What is slightly disappointing – given the strain of mischief and wit in Ai Weiwei's goading of the Chinese state – has been the lack of inventiveness in the opposition to his arrest. A New York arts organisation called Creative Time proposed an initiative titled 1001 Chairs for Ai Weiwei which invited supporters worldwide to bring a chair and sit peacefully outside Chinese embassies in vigil. This was a knowing reworking of an Ai Weiwei installation which consisted of 1001 late Ming and Qing dynasty wooden chairs, which was shown at the Documenta Art Fair in 2007. But, unless I missed the reports in the press, the idea doesn't seem to have caught fire. And most of the other reactions to his arrest have been – to use an art-world condemnation – hopelessly derivative of other forms of political protest.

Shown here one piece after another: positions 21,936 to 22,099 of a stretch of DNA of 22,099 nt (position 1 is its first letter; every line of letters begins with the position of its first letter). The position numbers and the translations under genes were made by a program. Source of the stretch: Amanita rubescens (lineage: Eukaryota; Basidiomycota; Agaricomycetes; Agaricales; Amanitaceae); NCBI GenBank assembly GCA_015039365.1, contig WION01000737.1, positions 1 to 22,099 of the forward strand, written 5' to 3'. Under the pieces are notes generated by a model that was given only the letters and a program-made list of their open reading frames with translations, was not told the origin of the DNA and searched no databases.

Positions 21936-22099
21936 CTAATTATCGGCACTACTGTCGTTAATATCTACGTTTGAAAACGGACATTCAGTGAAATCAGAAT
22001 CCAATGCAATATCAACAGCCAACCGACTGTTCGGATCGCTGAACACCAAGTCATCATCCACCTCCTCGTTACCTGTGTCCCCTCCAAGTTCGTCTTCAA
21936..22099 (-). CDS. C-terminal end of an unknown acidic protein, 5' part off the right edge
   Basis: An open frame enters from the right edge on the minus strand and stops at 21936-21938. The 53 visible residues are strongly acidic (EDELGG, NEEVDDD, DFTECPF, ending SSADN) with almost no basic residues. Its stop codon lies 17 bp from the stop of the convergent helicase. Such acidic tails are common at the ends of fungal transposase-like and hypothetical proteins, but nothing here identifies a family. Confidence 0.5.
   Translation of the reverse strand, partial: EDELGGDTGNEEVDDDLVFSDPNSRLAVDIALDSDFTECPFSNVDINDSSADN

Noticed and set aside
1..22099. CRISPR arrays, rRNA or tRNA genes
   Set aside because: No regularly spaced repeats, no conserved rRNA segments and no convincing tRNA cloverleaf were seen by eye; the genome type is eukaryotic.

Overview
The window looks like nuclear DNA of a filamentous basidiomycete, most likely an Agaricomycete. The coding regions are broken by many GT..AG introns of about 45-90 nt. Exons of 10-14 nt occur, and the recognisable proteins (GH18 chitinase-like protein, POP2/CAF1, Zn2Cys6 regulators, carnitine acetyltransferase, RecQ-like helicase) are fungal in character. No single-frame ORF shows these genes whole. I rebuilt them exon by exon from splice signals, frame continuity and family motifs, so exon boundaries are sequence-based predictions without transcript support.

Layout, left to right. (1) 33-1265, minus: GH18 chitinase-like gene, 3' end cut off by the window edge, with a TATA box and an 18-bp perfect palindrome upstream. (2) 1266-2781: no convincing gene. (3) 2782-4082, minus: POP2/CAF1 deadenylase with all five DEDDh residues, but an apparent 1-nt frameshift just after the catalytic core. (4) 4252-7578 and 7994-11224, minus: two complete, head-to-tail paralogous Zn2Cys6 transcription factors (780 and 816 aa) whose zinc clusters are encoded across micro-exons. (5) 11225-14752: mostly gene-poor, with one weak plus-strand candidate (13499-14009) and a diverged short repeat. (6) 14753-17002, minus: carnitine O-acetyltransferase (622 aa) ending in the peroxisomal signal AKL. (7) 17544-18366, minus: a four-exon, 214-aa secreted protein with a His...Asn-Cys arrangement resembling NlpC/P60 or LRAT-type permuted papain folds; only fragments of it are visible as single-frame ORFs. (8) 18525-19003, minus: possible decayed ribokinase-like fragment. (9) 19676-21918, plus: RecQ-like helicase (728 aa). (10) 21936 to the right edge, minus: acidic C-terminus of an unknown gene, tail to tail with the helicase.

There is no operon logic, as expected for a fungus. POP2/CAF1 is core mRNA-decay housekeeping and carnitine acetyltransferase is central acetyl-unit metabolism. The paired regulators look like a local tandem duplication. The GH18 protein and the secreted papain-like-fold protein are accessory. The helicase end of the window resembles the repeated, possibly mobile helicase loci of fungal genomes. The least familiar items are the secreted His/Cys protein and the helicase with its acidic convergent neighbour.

One understands, of course. People care about it and it's a serious matter. Nobody wants to appear frivolous. But, although Ai Weiwei's own forms of dissent against the Chinese state include straightforward activism, there's often been a wit to the way that he confronts power that is part of his charm, and it seems a pity that it can't be enlisted here as a combination of tribute and protest. I found myself thinking a lot about those sunflower seeds and their evocative combination of lightness and weight. Taken individually they're negligible – just as one individual protest would be. But accumulated in mass, as they are in the Turbine Hall, they're unignorable. What would it feel like, one wonders, for every Chinese embassy to receive sunflower seeds in the post every day – and perhaps not just a handful but a quantity that amounted to a practical embarrassment?